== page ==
The NSA Has No Idea How Many Americans It’s Spying On

Director of National Intelligence James Clapper leans in to read notes as appears at a House Intelligence Committee hearing on world wide threats on Capitol Hill in Washington, Feb. 25, 2016.

Andrew Harnik/AP

AA Font size + Print

Director of National Intelligence James Clapper leans in to read notes as appears at a House Intelligence Committee hearing on world wide threats on Capitol Hill in Washington, Feb. 25, 2016.

Lawmakers, who are being asked to approve FBI access to wiretapped data, want some basic answers first.

The National Security Agency (NSA) is watching the electronic communications of hundreds of millions people, allegedly to find foreign threats. But before Congress reauthorizes laws allowing this, it has a question: How many Americans are caught up in the government’s digital dragnets?

The answer, says National Intelligence Director James Clapper, is that we have no idea. “We’re looking at several options right now, none of which are optimal,” said Clapper at a press briefing in Washington DC on April 25. Security officials argue that analyzing the dataset would mean even more intrusions upon Americans’ privacy. “Many people find that unsatisfactory, but that is a fact,” says Clapper.

Members of Congress are definitely not satisfied. Four years (pdf) of prompting by US senators Ron Wyden and Mark Udall to nail down the number of Americans whose phone calls and emails are being collected has produced little. The senators, along with colleagues, wrote an exasperated letter (pdf) to Clapper on April 22 stating, “We are not asking you for an exact count. Today, our request is simply for a rough estimate.”

Fueling the controversy, the NSA says it wants to start sharing raw communications data it collects with domestic law enforcement such as the FBI. That conflicts with intelligence agencies’ assertions that its programs are strictly to target foreigners. “Our employees are trained to not look for US persons,” NSA privacy and civil liberties officer Rebecca Richards told The Hill in March. “We’re not interested in those US persons. We’re trying to look away from those.”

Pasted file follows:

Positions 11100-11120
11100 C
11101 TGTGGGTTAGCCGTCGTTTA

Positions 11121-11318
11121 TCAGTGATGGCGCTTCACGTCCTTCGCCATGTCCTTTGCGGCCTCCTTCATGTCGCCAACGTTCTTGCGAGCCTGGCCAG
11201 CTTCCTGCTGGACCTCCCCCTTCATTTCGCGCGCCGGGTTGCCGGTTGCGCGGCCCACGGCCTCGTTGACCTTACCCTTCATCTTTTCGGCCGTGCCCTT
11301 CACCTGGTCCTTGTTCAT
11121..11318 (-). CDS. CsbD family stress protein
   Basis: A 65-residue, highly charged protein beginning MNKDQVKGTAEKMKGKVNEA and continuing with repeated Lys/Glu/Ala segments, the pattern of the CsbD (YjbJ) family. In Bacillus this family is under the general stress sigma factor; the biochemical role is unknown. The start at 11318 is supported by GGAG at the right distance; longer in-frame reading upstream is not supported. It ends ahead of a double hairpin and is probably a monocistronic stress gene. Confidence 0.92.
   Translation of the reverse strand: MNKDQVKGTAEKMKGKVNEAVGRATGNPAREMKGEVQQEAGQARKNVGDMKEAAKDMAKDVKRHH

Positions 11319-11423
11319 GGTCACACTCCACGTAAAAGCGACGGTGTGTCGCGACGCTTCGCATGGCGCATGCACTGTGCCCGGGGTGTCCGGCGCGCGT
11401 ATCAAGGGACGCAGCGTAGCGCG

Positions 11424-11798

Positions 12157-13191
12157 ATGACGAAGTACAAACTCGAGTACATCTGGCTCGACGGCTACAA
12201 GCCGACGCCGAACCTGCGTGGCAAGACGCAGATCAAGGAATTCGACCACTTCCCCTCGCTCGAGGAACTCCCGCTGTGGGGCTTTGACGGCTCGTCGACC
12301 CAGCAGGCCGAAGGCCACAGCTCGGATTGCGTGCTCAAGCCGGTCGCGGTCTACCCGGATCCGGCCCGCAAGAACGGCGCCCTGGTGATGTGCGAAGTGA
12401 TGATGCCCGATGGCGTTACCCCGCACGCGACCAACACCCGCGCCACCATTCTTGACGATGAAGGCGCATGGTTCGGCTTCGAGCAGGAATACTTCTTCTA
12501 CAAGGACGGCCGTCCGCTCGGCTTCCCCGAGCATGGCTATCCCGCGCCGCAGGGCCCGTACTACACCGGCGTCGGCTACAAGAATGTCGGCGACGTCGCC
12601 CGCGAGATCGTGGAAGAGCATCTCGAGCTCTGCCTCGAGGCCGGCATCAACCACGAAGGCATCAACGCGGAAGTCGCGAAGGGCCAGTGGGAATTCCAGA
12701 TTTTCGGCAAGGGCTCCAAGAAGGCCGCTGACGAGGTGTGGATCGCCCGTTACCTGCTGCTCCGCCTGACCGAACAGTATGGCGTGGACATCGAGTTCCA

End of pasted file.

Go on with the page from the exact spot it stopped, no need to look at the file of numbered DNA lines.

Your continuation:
Yet a secret 2015 court ruling (pdf) unsealed this week shows that warrantless spying has already been formally approved by the Foreign Intelligence Surveillance Courts for general criminal investigations in the US, says the Electronic Frontier Foundation. These revelations have prompted dozens of advocacy groups to write intelligence officials that they are (again) circumventing constitutional protections and “pose new threats to the privacy and civil liberties of ordinary Americans” (pdf).

See also Intelligence Chief: We Don’t Know If North Korea Has a ‘Boosted Bomb’

The worries focus on two core programs first revealed publicly by former CIA contractor Edward Snowden: PRISM and Upstream. These vast electronic listening programs—authorized by Section 702 of the Foreign Intelligence Surveillance Act—collect, sift and deposit much of the world’s electronic telecommunications in US government databases. Nominally targeting non-US citizens, the system pulls data from hundreds of millions of people’s internet communications, many of whom, the NSA admits (pdf), are Americans.